Thankfully, each day more teens are becoming environmentalists. And it’s not all hard work. Swap parties are fun ways to lessen our footprint on the earth. Teens bring gently worn clothes to the party and trade for “new” clothing. After the swap, attendees can produce fashion shows to display their new looks. Super creative teens are deconstructing clothing and combining the pieces into brand new articles.

A simple thing to do is not to wear clothing that needs to be dry cleaned since most cleaners have not yet converted to green solvents.

As for Kenzie’s fury at all the trash marring the beauty of her new island home I’m pretty sure I know what she’d tell readers, “It may not seem like much but setting a good example without preaching is the best habit of all. If you see litter, pick it up. No matter who dropped it. It’s like you toss a pebble into the water. You make a ripple and it spreads and grows and maybe soon it’ll make a wave.” She’d tell you to keep a litter bag in your car for when you can’t find a trash can. Carry garbage bags to parties where friends don’t recycle. Encourage the partiers to stash their cans and bottles in the bag so you can haul it to a recycle bin.

Green Teen organizations are springing up everywhere. Google them, join them, start a group of your own. Be the change you envision.

Thank you, Bonnie! To learn more about Bonnie and her book, Island Sting, visit her website at http://www.bonniedoerrbooks.com/index.htm and follow her blog at http://bonnieblogsgreen.blogspot.com/.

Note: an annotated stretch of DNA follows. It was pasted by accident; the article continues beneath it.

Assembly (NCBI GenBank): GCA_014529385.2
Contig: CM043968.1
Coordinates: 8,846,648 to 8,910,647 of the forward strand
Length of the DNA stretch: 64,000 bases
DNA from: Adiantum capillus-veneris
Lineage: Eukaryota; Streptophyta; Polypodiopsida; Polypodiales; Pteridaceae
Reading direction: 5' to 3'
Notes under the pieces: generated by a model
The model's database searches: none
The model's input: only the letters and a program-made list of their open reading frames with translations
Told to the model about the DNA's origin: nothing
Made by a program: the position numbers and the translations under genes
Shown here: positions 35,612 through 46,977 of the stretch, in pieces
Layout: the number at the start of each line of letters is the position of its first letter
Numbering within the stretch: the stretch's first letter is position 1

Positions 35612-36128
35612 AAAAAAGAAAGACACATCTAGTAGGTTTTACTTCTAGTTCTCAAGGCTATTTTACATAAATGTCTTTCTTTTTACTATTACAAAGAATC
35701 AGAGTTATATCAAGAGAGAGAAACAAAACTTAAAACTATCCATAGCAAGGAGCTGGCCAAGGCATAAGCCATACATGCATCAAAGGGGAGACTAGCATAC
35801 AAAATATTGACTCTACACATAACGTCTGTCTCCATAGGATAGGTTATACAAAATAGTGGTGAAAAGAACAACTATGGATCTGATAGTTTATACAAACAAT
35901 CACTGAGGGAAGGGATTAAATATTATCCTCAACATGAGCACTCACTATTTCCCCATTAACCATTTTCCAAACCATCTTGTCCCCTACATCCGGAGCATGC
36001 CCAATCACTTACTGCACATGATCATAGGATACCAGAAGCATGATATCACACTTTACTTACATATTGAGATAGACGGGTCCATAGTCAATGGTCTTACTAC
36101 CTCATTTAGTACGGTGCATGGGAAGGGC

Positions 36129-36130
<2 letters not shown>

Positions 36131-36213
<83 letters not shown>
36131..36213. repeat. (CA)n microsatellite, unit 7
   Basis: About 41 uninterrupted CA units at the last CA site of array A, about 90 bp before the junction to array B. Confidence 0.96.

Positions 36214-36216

Virgina Euwer Wolff's BAT 6

Where and how I got the idea: Usually, I try to walk away from this question. But in the case of this book it’s really quite interesting. (I think.)

Sometime in 1993, Donald R. Gallo (a champion of teen lit and compiler of several anthologies for teens) sent me a postcard inviting me to submit a sports story for a new anthology. I went upstairs in my brain and asked, “What do I know about sports?”

In my mind I suddenly saw a big crowd of people (maybe about 20) of all ages, shouting loudly all in a bunch, and, just to my right of them, spring sunshine came gleaming through maple trees. I knew that down on the ground, underneath the yelling crowd, was first base on the playground of my childhood elementary school. I’d never seen such a crowd scene there, and I began to ask it questions. Because a huge answer would be overwhelming and I wouldn’t be able to cope with it, I made the questions small ones. And I asked them very quickly, so the answers would come fast, without pondering time. (I’d never done this kind of thing before.) I asked:

Happy or unhappy yelling?
Answer: Unhappy.

Why unhappy? I guessed the obvious: Someone has been hurt at first base.

By accident or on purpose?
Answer: On purpose.

And at this point I left the scene. I would have nothing to do with a vicious, cruel incident on the sanctified ground of my childhood first base. But within days (maybe within hours?) I came back. What kind of crazy person would hurt somebody at first base?

Not getting any answer to that, I began to ask: Who saw it happen? Answer: The pitcher, the catcher, second baseman, probably the shortstop, the left fielder.... Lots of people saw it. Just as in a car accident, everyone sees it from his/her unique vantage point and may report it slightly differently from everyone else.